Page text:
While several particular embodiments of this invention are shown above, it will be understood, of course, that the invention is not to be limited thereto, since many modiiications may be made and it is contemplated, therefore, by the appended claims, to cover such modifications as fall within the true spirit and scope of this invention.
1. A culinary seasoning salt composition of matter consisting essentially of on a relative proportion basis, from about 20 to about 80 percent by weight of potassium chloride and from about 80 to about 20 percent by weight of sodium chloride.
2. A culinary seasoning salt composition of matter according to claim 1 wherein on a relative proportion basis the concentration of potassium chloride is about 20 per.- cent and the concentration of sodium chloride content is about 80 percent.
3. A culinary seasoning salt composition of matter ac-V cording to claim 1 wherein on a relative proportion basis the potassium chloride content is about l percent and the sodium chloride content is about 60` percent.
4. A culinary seasoning salt composition of matter according to claim 1 wherein on a relative proportion basis the potassium chloride content is about percent and the sodium chloride content is about 50 percent.
5. A culinary seasoning salt composition of matter according to claim 1 wherein on a relative proportion basis the potassium chloride content is about percent and the sodium chloride content is about 40 percent.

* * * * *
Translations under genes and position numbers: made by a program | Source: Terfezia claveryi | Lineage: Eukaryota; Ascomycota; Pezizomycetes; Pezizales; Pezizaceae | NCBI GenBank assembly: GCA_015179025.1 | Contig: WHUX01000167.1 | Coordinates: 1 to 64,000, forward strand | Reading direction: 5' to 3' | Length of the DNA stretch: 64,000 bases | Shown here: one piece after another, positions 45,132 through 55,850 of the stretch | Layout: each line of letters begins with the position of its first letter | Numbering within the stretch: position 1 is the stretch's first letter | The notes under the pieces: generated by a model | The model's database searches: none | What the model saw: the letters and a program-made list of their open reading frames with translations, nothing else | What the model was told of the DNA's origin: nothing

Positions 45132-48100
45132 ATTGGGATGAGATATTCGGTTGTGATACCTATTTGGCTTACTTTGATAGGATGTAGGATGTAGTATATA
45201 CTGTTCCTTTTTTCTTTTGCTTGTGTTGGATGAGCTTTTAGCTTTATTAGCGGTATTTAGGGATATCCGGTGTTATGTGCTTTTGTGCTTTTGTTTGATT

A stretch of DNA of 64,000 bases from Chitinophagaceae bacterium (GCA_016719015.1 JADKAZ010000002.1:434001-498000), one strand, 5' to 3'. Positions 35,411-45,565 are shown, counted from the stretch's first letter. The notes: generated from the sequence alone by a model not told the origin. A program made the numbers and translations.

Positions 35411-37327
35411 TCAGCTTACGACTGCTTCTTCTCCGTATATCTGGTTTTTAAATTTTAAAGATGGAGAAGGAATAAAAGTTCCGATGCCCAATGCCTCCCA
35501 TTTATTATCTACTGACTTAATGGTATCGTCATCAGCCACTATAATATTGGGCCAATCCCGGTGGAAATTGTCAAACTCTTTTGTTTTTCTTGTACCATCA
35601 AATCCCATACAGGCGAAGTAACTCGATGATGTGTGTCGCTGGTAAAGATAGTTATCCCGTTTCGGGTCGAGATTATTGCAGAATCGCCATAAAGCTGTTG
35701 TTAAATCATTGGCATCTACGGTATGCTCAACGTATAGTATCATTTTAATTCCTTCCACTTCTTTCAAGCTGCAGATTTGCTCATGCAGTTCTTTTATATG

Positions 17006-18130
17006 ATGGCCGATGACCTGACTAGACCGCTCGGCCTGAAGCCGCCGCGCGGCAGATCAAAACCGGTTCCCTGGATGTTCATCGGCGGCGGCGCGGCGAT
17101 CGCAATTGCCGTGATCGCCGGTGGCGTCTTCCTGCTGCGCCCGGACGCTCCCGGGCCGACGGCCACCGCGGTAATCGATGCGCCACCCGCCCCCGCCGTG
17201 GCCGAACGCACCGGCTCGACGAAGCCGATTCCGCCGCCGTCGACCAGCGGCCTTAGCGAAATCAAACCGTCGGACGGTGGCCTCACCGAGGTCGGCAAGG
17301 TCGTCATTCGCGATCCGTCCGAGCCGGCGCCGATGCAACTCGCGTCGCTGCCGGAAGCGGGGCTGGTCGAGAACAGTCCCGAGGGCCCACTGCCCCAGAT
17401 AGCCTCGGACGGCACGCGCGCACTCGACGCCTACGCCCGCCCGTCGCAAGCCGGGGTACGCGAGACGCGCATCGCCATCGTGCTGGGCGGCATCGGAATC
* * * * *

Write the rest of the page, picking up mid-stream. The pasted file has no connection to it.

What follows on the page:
6. A culinary seasoning salt composition of matter according to claim 1 wherein on a relative proportion Ibasis the potassium chloride content is about percent and the sodium chloride content is about 20` percent.
7. The method of inhibiting the bitter taste of potassium chloride for at least about 80 percent of the population and providing a culinary seasoning salt composition having a saltiness taste greater than an equal quantity of the sodium chloride component alone comprising admixing sodium chloride and potassium chloride to form a composition consisting essentially of on a relative proportion basis fro'm about 2O to about 80 percent by weight of sodium chloride with from about 80 to about 20 percent by weight of potassium chloride until a homogeneous mass is produced.
References Cited UNITED STATES PATENTS `1,978,040 10/1934 Daitz 99-143 2,742,366 4/1956` Power 99143 A. LOUIS MONACELL, Primary Examiner D. M. NAFF, Assistant Examiner UNITED STATES PATENT OFFICE CERTIFICATE OF CORRECTION Patent No. 3,914,296 Dated MAY 26, 1970 Invcnws) ROBERT L. FRANK and OLAF MICKEISEN It is certified that error a ppears in the above-identified patent and that said L etters Patent are hereby corrected as shown below:
Col. 3, Line '48,- last column of Table "Na :+K+
` shouldbe Na+:K+-- Col. il, Lne` 343, "NlC" should be -NaC1- SlNED M SEALED mm M nadmln l I Lmofm tlc-1.31am of mi